By dedicating effort to assembling a diverse set of test data, you can assess the application's resilience and gain assurance in its performance across various scenarios.

In episode 282 of my automation podcast, Huw Price advocated for a proactive approach to testing data, emphasizing its consideration even before development begins.

For example, when observing our most successful clients, their teams initiate at the project's outset, gleaning the necessary test data requirements from users. They then diligently craft a dynamic test and development dataset. This proactive approach is invaluable. It's achievable with existing technology and merely requires a shift in mindset. ~Huw Price, Managing Director at Curiosity Software (Episode 282: testguild.com/a282)

Furthermore,

Recognize that the challenge of producing quality test data isn't unique to you. Teams have grappled with this for years, and a burgeoning array of tools is available today.

Exploring these tools can alleviate many immediate and long-term challenges, saving time and stress.

Chiara Colombi, in our conversation about “Faking Data in Testing,” emphasized,

“The onus shouldn't fall solely on developers or testers to generate or anonymize data in-house. Given the vastness and intricacy of data, it's unreasonable to expect individuals to ensure data privacy and security within testing environments. It's worth investing time in a specialized tool. ~Chiara Colombi – Episode 405”

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Bad TestEnvironments

4) Bad Environments

The environment in which testing occurs is pivotal.

It's more than just a platform for your application under tests; your testing environment should closely mirror the conditions your application will face in the real world.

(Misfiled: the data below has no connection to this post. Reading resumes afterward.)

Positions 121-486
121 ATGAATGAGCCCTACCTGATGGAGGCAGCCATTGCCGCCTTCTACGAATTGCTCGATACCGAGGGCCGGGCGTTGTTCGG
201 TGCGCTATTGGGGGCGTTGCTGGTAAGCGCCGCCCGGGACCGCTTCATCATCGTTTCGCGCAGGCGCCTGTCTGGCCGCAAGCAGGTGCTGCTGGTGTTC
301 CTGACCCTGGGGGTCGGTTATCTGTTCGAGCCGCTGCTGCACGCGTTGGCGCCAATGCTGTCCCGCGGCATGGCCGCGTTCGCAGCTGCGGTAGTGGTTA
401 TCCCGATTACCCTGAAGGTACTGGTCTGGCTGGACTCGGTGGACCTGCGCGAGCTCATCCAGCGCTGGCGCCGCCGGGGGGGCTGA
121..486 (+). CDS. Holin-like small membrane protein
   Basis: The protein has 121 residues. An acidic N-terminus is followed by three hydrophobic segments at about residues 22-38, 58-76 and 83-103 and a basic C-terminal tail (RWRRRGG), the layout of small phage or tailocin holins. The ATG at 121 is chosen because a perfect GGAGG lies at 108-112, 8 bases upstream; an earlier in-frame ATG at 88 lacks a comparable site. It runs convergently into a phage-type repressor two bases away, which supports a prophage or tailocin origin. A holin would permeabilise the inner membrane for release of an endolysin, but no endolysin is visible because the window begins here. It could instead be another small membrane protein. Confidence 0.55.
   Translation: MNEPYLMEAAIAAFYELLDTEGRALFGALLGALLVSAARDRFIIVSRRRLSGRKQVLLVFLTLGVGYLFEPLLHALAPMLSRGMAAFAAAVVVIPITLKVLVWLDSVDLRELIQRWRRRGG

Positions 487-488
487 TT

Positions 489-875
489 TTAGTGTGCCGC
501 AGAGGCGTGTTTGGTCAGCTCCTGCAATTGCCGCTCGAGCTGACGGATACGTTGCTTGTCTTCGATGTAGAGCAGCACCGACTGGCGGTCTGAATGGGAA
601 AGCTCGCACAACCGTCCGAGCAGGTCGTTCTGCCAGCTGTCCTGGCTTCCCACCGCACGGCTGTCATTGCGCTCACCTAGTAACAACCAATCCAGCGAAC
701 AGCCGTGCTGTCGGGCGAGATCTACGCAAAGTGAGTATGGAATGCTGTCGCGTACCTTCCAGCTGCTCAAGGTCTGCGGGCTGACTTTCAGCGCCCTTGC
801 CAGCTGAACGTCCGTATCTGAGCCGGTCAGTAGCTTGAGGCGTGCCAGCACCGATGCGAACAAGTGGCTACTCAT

Many guests on my podcasts recommend harnessing the adaptability of the cloud to emulate real-world scenarios, enhancing the authenticity of tests.

Engineering leaders need to approach testing environments with a dose of realism. This means simulating actual use cases, establishing isolated systems that reflect the deployment environment, and monitoring function calls and data interactions during tests. Such a meticulous approach can reduce production issues, optimizing system performance, reliability, and user experience.

A valuable suggestion is to explore on-demand test environments.

These temporary, fully functional environments allow independent feature testing without external dependencies. Once testing is complete, the environment can be shut down.

  • Advantages of an Automated Testing Environment:
  • Decreased reliance on manual processes.
  • Cost-saving in operations.
  • Minimization of human-induced errors.
  • Adoption of an ‘environment-as-a-service' model for the organization.
  • Removal of obstacles that hinder the scaling of automation testing.
  • Simplified process for developers and testers to establish their test environments

Defeating the 4 Destroyers of Automation Testing

In summary, you can overcome the typical pitfalls of automation test scripts by embracing a dependable locator strategy, honing synchronization methods, utilizing varied test data, and establishing authentic testing environments. This results in streamlined testing, reduced production errors and ultimately ensures the success of the application or feature under scrutiny.

I trust you found value in this article.

automation awesomeness book

For deeper insights into test automation and more, don't miss my book, “Automation Awesomeness: 260 Actionable Affirmations to Improve Your QA and Automation Testing Skills